More than ever, the role of marketers must extend beyond the transaction and include post-purchase strategies that nurture a meaningful, continued relationship with the customer. Here, Mark Cameron, CEO at W3. Digital, shares his top strategies for extending and enriching the customer experience.
The pandemic has driven an ever greater customer demand for personalised, empathy-led experiences, with 84% of customers saying the experience is as important as the product or service. And that experience doesn’t begin and end with a purchase. The post-purchase experience presents a powerful opportunity for marketers to build on relationships, leverage more insights and demonstrate ROI based not on a single transaction but on the ongoing promotional value offered to the brand by the customer.
Here are five ways to build a customer experience that keeps on giving.
Trust has become both a greater priority for customers and harder for brands to earn. The pandemic increased customer demand for trust, with 99% saying companies need to improve their trustworthiness and 90% saying how a company acts during a crisis reveals its trustworthiness, according to Salesforce’s State of the Connected Customer report.
Creating customer advocates then, is a powerful way for brands to demonstrate their trustworthiness. The most powerful advocate for your brand isn’t necessarily an established influencer. Rather, it’s a genuine customer who is genuinely happy with the experience you’ve given them. Authenticity here is critical, as today’s customers can very easily tell when they are being manipulated and will be quick to call out anything they perceive to be phony. Add social media to the mix and those criticisms can be rapidly amplified.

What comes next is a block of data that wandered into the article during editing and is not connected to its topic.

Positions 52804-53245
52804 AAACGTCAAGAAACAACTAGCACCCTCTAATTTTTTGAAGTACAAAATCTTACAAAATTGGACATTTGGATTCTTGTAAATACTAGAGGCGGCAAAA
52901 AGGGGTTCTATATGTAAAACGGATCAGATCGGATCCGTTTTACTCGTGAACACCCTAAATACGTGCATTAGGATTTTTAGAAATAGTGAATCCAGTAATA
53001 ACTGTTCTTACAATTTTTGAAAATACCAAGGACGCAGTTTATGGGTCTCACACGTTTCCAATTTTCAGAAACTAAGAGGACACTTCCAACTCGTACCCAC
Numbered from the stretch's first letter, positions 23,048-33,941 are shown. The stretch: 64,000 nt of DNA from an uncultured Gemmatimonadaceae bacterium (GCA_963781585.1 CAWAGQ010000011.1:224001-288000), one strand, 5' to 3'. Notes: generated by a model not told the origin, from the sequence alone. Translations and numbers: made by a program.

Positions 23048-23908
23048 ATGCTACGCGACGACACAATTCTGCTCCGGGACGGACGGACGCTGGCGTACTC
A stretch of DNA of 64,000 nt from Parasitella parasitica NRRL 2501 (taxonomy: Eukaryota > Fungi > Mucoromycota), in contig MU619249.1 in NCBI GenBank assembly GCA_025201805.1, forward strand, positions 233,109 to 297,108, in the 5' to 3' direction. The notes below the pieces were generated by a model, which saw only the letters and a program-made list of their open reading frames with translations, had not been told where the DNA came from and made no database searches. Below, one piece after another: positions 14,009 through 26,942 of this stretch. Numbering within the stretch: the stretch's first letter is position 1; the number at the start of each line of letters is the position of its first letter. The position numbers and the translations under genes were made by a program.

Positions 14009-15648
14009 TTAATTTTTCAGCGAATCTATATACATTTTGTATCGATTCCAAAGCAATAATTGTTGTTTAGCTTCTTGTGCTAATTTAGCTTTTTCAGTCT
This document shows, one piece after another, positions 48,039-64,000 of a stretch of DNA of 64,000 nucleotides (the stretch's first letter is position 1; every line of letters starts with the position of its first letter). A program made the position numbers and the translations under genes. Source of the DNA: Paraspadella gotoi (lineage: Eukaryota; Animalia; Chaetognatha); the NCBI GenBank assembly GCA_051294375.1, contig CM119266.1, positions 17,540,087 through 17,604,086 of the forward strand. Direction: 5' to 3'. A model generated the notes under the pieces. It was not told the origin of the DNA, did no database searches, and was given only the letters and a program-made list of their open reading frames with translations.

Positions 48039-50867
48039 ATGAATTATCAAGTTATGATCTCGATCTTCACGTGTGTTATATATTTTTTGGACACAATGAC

The more authentic your advocates and the more you let them share their stories in their own voices, the more meaningful their impact on your brand will be.
Savvy marketers are also turning to employees to be advocates. The key here again is authenticity. Successful advocacy is less about presenting a slick marketing campaign, and more about giving your customers an insight into something real – almost like getting a peek behind the curtain at what makes the brand tick.
Salesforce’s recent State of Marketing report shows marketers increasingly turning to AI to improve the customer experience, with 84% reporting using AI, up from 29% in 2018. Automating customer interactions is one of marketing’s top five AI use cases along with driving next best actions, surfacing insights from data, improving customer segmentation and personalising experiences across individual channels